Reliability and the UK’s Guidelines on Using Torture

The Guardian has liberated the UK’s policy on cooperating with liaison services that torture. ((h/t Rosalind) As the Guardian explains the policy basically sets up a bureaucracy to weigh whether the value of the information outweighs the imperative not to torture.

The interrogation policy – details of which are believed to be too sensitive to be publicly released at the government inquiry into the UK’s role in torture and rendition – instructed senior intelligence officers to weigh the importance of the information being sought against the amount of pain they expected a prisoner to suffer. It was operated by the British government for almost a decade.


One section states: “If the possibility exists that information will be or has been obtained through the mistreatment of detainees, the negative consequences may include any potential adverse effects on national security if the fact of the agency seeking or accepting information in those circumstances were to be publicly revealed.

“For instance, it is possible that in some circumstances such a revelation could result in further radicalisation, leading to an increase in the threat from terrorism.”

The policy adds that such a disclosure “could result in damage to the reputation of the agencies”, and that this could undermine their effectiveness.

It’s bad enough that the Brits have taken such a calculating approach to torture–effectively saying, well, sometimes you’ve got to let the US or Uzbekistan torture for you.

But in their discussions–in effect, the last two paragraphs of the guidelines–about whether information gathered by torture is reliable or not suggests the strong possibility that they’re better not asking if information came from torture.

The circumstances in which detainee information has been obtained will be relevant in assessing its reliability. Accordingly, the Agency should wherever possible seek as much context as possible, particularly if the intelligenece is threat-related. However, the Agencies’ ability to do this is often limited and, in any event, they may not press to be told the precise sourcing where to do so might damage co-operation and the future flow of intelligence from the liaison service in question.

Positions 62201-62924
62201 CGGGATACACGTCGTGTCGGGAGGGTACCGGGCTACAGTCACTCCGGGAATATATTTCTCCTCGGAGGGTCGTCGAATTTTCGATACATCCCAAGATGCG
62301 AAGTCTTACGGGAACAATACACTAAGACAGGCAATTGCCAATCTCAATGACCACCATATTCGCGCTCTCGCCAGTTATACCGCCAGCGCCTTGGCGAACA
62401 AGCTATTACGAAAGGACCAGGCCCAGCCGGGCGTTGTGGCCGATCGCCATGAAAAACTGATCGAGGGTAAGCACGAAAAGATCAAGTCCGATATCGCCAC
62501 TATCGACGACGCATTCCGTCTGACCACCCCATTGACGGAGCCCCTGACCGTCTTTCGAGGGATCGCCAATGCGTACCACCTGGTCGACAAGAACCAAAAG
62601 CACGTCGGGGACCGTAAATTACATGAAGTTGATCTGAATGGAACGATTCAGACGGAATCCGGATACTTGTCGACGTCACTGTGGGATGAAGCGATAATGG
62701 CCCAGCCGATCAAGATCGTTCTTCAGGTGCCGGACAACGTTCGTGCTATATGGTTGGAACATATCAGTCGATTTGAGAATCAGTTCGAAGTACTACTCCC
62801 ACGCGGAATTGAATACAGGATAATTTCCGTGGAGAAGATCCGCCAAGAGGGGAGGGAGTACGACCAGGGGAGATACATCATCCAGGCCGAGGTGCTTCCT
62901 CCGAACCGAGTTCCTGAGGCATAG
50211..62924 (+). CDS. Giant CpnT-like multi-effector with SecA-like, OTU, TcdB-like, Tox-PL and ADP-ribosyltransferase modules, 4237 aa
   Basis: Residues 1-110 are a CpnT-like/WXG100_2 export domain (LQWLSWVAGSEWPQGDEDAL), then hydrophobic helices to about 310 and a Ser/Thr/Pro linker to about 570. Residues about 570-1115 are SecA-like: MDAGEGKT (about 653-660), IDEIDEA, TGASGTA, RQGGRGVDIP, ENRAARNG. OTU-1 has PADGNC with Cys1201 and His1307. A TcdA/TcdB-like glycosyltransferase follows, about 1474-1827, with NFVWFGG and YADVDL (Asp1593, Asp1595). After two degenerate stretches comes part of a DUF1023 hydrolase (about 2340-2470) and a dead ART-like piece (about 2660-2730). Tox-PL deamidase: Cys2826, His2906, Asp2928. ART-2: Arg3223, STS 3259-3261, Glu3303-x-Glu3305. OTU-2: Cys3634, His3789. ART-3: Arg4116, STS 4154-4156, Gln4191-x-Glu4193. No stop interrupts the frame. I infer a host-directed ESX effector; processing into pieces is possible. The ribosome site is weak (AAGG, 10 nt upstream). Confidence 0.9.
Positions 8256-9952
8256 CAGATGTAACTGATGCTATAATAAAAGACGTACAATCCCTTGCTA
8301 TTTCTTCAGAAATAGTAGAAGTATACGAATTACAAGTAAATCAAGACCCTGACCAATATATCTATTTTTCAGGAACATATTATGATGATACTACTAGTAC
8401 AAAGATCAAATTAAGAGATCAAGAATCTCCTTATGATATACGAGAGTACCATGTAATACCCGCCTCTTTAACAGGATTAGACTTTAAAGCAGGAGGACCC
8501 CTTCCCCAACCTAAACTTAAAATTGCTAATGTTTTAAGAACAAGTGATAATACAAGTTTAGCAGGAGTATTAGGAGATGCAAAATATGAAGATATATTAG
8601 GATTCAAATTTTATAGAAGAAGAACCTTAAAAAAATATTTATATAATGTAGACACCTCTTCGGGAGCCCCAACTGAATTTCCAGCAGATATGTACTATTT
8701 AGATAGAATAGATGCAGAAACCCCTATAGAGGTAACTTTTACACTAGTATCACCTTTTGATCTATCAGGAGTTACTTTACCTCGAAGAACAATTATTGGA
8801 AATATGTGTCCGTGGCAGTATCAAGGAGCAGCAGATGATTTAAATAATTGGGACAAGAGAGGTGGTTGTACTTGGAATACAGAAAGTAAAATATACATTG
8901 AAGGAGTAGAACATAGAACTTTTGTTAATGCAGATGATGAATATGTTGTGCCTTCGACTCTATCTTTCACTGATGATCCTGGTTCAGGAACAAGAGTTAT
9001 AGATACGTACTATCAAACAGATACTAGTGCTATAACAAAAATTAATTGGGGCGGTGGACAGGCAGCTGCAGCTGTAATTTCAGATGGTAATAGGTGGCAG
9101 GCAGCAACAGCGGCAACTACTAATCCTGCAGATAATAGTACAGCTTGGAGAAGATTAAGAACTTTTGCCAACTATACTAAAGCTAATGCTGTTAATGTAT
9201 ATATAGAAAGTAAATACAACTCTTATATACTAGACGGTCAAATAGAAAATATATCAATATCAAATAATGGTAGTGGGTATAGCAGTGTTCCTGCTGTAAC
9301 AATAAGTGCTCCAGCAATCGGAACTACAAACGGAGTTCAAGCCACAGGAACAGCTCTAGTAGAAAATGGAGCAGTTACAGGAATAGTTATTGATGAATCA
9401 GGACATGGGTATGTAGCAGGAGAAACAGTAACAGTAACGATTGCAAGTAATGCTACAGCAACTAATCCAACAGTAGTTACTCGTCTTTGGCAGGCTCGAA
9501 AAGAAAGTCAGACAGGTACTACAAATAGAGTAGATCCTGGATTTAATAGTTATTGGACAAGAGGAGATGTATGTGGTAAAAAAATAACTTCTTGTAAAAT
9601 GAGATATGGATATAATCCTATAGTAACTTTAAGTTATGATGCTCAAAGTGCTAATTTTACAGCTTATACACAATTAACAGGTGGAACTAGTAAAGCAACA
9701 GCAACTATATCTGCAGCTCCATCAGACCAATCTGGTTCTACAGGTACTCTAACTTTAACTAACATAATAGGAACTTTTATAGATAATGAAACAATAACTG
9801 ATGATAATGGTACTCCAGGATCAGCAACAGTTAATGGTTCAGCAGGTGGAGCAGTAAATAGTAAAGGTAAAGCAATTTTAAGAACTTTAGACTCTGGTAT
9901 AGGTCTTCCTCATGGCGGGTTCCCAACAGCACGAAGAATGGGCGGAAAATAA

It is established as a matter of law that information may be used as the basis for operational action, whatever the circumstances in which it has been obtained. However, where it is established that information has been obtained by torture, it is not possible to rely on that information in legal proceedings, for instance to justify the Agency’s operational actions or to support the taking of steps against an individual, such as deportation or exclusion. LAs are able to advise on the possible application of this evidential bar in particular cases.

Much of this policy appears to designed to allow for the use of torture, while pretending that doing so doesn’t implicate Britain in the torture.

But because of this insulating effort, the Brits seem likely to avoid asking about the conditions under which information was collected.

And yet they would treat it as potentially reliable intelligence, precisely when knowing torture elicited it might cause the government to reassess its accuracy.

It all seems designed to set up a industry of torture, in which abusive allies confirm their value in the war on terror by using torture to produce “leads,” which the Brits will then treat as accurate in an effort to pretend that torture doesn’t lie at the heart of this industry.

8 replies
  1. BoxTurtle says:

    I’m going to start a busines making racks, iron maidens, thumbscrews and other such. If the world’s job program is going to be torture, I want in on the ground floor.